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Asbury Bible Commentary – III. Literary Structure And Purpose
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III. Literary Structure And Purpose

III. Literary Structure And Purpose

The simplest and yet an important analysis of Joshua's literary structure is to note that the book is a bifid, a literary composition structured purposely as two halves. Other OT books with this structure are Isaiah, Ezekiel, Daniel, and Zechariah.

The first half of Joshua relates major events of the Conquest, those battles that denied to surviving Canaanites any possibility of preventing Israel from entering the land and beginning to settle it. Here the emphasis is on God's action on behalf of Israel that enabled them to possess the land.

The second half of the book centers around the allotment of the land among the tribes, with a view to their beginning settlement. Thus it has an aura of expectancy. This is heightened by the way in which the book is concluded, with Joshua's final words of warning and encouragement and his leading the people in renewing the covenant at Shechem.

There are also other more complex structural features of the book that mark it as a deliberate creation with purpose. For example, there are a number of “frames,” the most important of which frames the entire book. Ch. 1 records God's and then the people's exhorting of Joshua as he was commissioned to lead them into the land. Chs. 23 and 24 record Joshua's exhortations to the leaders and then to all the people as his death approached. Thus both the beginning and the conclusion of the book highlight God's faithfulness and the necessity of faithfulness on the part of God's people.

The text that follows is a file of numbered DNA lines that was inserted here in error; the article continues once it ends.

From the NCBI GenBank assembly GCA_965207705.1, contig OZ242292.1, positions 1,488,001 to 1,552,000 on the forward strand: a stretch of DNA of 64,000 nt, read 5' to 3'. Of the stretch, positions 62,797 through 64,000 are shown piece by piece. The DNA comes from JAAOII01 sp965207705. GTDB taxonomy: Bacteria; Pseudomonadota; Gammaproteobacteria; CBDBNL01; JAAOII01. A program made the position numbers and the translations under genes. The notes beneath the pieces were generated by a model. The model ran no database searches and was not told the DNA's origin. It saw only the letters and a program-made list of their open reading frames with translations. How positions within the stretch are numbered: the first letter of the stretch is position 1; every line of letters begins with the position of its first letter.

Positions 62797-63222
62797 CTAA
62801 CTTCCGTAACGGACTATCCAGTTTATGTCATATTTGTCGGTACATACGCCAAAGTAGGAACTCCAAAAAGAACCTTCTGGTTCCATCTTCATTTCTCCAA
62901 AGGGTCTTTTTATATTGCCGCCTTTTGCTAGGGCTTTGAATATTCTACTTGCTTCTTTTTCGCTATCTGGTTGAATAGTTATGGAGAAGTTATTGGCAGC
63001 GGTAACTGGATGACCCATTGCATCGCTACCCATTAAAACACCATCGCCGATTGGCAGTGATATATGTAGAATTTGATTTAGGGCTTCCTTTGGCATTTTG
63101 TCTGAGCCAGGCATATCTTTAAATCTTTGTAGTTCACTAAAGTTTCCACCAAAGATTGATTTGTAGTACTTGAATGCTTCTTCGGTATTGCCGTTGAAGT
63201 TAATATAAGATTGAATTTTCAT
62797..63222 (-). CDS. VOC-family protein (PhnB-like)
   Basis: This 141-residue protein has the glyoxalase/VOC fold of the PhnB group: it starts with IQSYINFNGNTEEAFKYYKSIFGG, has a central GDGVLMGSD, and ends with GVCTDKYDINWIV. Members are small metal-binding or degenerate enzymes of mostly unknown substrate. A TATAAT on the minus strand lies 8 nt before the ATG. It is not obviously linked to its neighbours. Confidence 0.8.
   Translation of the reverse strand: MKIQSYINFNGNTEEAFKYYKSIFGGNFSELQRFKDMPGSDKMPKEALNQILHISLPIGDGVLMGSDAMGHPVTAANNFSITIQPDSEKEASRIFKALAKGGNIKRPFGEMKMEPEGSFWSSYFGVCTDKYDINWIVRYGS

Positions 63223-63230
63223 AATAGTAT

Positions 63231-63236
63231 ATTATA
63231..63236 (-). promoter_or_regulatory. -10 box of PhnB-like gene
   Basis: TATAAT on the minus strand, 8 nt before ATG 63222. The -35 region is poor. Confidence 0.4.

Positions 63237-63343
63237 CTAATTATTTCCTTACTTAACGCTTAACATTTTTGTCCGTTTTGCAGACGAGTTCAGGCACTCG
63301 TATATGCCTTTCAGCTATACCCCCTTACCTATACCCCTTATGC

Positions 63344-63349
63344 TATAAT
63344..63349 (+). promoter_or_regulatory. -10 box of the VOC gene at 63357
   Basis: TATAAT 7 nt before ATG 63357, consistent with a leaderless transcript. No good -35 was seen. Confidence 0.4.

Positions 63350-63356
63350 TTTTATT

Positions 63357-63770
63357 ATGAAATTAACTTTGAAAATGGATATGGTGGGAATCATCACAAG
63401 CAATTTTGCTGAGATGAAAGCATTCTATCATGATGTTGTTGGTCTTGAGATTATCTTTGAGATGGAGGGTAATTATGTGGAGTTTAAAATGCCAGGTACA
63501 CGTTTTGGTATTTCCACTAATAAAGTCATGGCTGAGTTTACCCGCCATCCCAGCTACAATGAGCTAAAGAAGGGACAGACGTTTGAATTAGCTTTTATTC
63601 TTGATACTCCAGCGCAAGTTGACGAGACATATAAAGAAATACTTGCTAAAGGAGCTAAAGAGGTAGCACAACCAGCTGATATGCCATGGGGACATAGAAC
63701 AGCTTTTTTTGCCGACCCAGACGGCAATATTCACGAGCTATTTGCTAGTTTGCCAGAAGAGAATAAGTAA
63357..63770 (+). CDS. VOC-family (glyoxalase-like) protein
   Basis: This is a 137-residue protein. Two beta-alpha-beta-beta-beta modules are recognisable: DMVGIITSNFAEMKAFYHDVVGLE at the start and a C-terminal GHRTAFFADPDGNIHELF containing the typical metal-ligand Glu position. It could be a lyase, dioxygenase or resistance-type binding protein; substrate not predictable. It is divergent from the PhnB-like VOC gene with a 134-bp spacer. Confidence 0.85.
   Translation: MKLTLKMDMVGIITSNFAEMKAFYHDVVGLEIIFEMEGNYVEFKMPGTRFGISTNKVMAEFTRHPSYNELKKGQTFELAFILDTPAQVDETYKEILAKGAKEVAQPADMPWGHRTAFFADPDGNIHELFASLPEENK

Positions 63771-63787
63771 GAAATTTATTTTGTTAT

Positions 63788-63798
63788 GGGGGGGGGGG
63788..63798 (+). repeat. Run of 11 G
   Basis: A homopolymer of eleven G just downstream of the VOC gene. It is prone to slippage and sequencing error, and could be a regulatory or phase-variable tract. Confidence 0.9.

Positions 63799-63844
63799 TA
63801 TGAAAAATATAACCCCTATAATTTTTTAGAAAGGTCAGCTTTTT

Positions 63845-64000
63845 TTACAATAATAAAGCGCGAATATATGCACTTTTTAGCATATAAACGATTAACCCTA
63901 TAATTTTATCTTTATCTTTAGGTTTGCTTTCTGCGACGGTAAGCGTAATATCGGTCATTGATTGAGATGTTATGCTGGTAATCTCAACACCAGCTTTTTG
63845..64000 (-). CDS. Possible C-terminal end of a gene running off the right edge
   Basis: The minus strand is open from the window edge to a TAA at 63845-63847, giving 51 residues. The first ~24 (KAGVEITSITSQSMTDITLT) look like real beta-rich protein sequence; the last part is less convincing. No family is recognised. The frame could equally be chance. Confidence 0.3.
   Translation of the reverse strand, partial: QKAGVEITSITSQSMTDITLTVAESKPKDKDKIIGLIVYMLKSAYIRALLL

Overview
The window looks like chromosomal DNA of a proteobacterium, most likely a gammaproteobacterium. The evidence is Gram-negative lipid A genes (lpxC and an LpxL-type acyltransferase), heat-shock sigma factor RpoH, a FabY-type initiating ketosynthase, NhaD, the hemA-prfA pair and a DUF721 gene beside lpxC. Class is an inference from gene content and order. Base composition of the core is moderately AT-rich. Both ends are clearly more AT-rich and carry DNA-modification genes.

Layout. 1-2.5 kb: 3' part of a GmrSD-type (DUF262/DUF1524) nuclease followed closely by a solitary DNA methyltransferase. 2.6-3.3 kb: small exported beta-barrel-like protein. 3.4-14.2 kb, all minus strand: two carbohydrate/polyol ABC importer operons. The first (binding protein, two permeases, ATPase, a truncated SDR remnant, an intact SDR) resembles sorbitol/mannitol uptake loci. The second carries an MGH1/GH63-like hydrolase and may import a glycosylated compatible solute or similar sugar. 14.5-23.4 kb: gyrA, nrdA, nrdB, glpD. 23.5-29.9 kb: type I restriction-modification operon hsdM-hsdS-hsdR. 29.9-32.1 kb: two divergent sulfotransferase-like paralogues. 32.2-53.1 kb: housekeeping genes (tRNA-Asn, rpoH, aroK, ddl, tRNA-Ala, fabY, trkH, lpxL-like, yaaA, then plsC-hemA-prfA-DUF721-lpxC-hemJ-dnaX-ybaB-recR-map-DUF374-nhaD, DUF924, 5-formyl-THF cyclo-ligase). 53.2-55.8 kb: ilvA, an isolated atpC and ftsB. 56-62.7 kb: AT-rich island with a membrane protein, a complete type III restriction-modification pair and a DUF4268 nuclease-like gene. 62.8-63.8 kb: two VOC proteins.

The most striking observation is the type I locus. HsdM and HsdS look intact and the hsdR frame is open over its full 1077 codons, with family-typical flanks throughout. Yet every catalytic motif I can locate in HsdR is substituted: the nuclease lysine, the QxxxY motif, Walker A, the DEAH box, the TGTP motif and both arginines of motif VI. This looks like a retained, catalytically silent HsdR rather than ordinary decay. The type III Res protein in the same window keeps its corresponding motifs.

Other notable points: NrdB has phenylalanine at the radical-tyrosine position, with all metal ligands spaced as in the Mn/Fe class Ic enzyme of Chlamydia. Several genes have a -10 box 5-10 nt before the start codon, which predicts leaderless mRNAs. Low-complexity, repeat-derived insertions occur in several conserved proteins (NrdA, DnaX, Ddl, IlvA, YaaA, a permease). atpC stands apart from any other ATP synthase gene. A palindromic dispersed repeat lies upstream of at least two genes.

The allotment of the land also has a frame. It begins with the apportioning of Caleb's inheritance (14:6-15) and ends with the apportioning of Joshua's (19:49-51).

The major theme of Joshua is the recounting of God's actions in fulfilling the promise to the patriarchs: this land would be the inheritance of their descendants, though they themselves were dwelling in it as sojourners. God's opening charge to Joshua in ch. 1 and the notice in 24:31 that the elders with Joshua had known all the work Yahweh had done for Israel make it clear that the initiative was God's and not Joshua's.

Other themes of the book are the need for holiness on the part of God's people, the reality of judgment upon sin, the land as part of the spiritual inheritance God gives his people, and the importance of passing on the memory of God's actions in the past as a means to faith for the future. This last theme may be described as the author's purpose in writing the book.